Do you dream of realizing your wanderlust while gaining valuable work experience and growing your career? Would you like to spend the next stage of your life -- whether six months or multiple years -- expanding your perspective, immersing yourself within communities abroad, and learning through experience? By finding a job in another country, you can achieve all of this without making the sacrifices involved in traditional long-term travel.
Working abroad is an intimidating task, from applying to positions with companies from thousands of miles away to dealing with government websites to attain the proper visas. Not to mention the fear of the unknown that exists in all of us. That said, finding gainful employment abroad is quite attainable if you know where to look.
To inspire you to take the next step in making your globetrotting dreams a reality, read on to learn five of the most common jobs abroad.
1. Teach English abroad
Teaching English is the most common of all jobs US citizens get while abroad. English remains one of the dominant languages in business. As globalization makes the planet seem smaller, countries have emphasized their citizens learning English as a second language (ESL).
With the increase in demand for English speakers globally, government incentives, non-profit organizations and private programs have cropped up all over the world, in need of native English speakers to help students learn. From Thailand and the UAE to the Czech Republic and Argentina, teaching English abroad is a job you can find almost anywhere on Earth through utilizing job boards like the one right here at Go Oversseas.
Teaching English is an excellent job because it truly allows you to connect with and positively impact communities while traveling. What better way to truly immerse yourself in a country than to spend your days with a classroom of thirty students? It’s also a great way to give back -- the language skills you impart will be a lifelong gift for your students, and you can help be a bridge of understanding between cultures.
While having a relevant degree or teaching experience is extremely beneficial for finding a job teaching English abroad, they are not a requirement everywhere. Many countries only require teachers to be TEFL certified, making it even more possible to find a rewarding job abroad as an English teacher.
Keep reading: How to Get a Work Visa for Teaching English Abroad
2. Support a family as an au pair
Another common job abroad is to be an au pair or nanny. In many places, families seek au pairs who are fluent English speakers, or native speakers of another language, to help their children learn, practice, and improve upon desired language skills. With this as the primary reason, there are many postings for au pair jobs overseas.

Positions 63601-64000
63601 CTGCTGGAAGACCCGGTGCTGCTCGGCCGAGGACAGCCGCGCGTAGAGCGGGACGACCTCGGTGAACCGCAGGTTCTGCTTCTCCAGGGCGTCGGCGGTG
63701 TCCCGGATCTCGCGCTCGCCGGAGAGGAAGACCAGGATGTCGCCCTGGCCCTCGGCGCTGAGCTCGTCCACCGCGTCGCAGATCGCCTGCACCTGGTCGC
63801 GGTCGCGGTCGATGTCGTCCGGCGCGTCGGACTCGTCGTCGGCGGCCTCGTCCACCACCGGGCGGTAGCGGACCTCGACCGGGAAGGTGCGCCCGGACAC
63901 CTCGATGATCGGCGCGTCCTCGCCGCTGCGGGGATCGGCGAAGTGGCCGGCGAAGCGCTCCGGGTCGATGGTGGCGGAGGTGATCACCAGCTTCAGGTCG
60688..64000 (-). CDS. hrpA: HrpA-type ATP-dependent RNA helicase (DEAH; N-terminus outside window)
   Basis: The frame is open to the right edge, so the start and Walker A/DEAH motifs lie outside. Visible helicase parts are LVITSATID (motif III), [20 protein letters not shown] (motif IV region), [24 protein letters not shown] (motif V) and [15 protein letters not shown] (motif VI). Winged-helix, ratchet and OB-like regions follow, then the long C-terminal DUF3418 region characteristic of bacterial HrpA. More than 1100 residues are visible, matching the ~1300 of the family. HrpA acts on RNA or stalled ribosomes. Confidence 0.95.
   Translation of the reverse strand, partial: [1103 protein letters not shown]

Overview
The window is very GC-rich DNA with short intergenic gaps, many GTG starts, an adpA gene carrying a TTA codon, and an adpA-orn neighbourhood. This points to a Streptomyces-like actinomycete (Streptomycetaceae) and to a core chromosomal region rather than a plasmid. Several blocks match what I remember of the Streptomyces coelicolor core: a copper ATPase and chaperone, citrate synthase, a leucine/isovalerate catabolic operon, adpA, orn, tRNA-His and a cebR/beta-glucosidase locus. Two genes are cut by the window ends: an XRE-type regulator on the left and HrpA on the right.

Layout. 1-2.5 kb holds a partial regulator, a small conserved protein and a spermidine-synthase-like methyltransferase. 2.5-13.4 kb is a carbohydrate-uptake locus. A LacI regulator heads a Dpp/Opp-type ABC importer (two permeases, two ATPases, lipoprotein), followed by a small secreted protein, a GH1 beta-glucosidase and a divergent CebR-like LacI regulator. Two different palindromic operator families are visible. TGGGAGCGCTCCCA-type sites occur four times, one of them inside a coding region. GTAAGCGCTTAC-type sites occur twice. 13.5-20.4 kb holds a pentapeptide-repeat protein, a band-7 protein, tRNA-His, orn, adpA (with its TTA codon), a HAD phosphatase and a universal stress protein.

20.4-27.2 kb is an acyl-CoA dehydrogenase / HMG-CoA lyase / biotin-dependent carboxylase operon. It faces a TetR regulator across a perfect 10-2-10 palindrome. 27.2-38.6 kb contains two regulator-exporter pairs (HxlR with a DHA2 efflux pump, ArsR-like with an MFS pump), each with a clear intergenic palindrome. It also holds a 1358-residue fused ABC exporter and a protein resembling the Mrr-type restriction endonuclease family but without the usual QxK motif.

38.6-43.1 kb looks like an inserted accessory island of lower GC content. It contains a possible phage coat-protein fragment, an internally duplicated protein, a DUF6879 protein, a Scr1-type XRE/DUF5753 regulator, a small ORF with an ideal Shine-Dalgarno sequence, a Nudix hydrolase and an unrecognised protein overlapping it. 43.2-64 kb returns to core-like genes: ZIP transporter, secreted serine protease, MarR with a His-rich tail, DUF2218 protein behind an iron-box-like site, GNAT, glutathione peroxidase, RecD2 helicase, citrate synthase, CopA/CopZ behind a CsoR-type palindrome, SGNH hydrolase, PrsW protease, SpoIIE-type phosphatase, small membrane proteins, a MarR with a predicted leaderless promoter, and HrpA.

As an au pair, your job function will vary based on the individual needs of the family for which you work. However, au pair responsibilities typically include care for a child or children while their parents are working or otherwise occupied. You may be responsible for watching children who are too young to attend school during the day or picking up older children from school, escorting them home, assisting with homework, and entertaining them through the evening. Other au pair responsibilities may include cleaning, running errands, or tutoring.
If you enjoy children, being an au pair may be an excellent fit for you. You’ll have the opportunity to develop deep bonds with a family abroad as you integrate into their daily lives. Being an au pair sometimes comes with additional perks. The family will likely cover most if not all of your living expenses, on top of your salary. Additionally, perhaps you’ll get to escort children to nearby attractions such as visiting a park, museum, or even going on vacation with the family. Working for a family may also give you an additional support system in-country as you adapt to your new locale.
Learn more: 5 Reasons You Should Au Pair Abroad
3. Get your hands dirty while WWOOF-ing
No, that’s not the sound of a dog barking. WWOOF, or World Wide Opportunities on Organic Farms, is a network of independent organic farms that welcome international workers. With WWOOF, you can find work on organic farms all over the world, from Costa Rica and Australia to Austria and Israel.
As a WWOOF-er, you are technically a volunteer partaking in a work exchange. Typically, you'll work on an organic farm for 4-6 hours a day, 5-6 days a week, in exchange for food and accommodation. Typical work duties include planting seeds, plants, or trees, picking crops and harvesting, making composts, feeding livestock, or mending/constructing fencing.
WWOOF tends to attract like-minded individuals, and many participants say it is a great way to make new friends and meaningful connections with people from around the world. As a worker on a farm, you also get to be outside for large portions of the day, ditching the office setting for fresh air and sunshine. Those who have a strong interest in sustainable living will also relish the opportunities to learn about organic living that WWOOF provides.
It is important to note that WWOOFing can be physically taxing as you perform manual labor for your host farm. Additionally, the work requirements vary greatly depending on who is hosting you, so some WWOOF jobs will be much more demanding than others.
Read next: What to Know About WWOOFing Around the World
4. Foster tourism as a hostel employee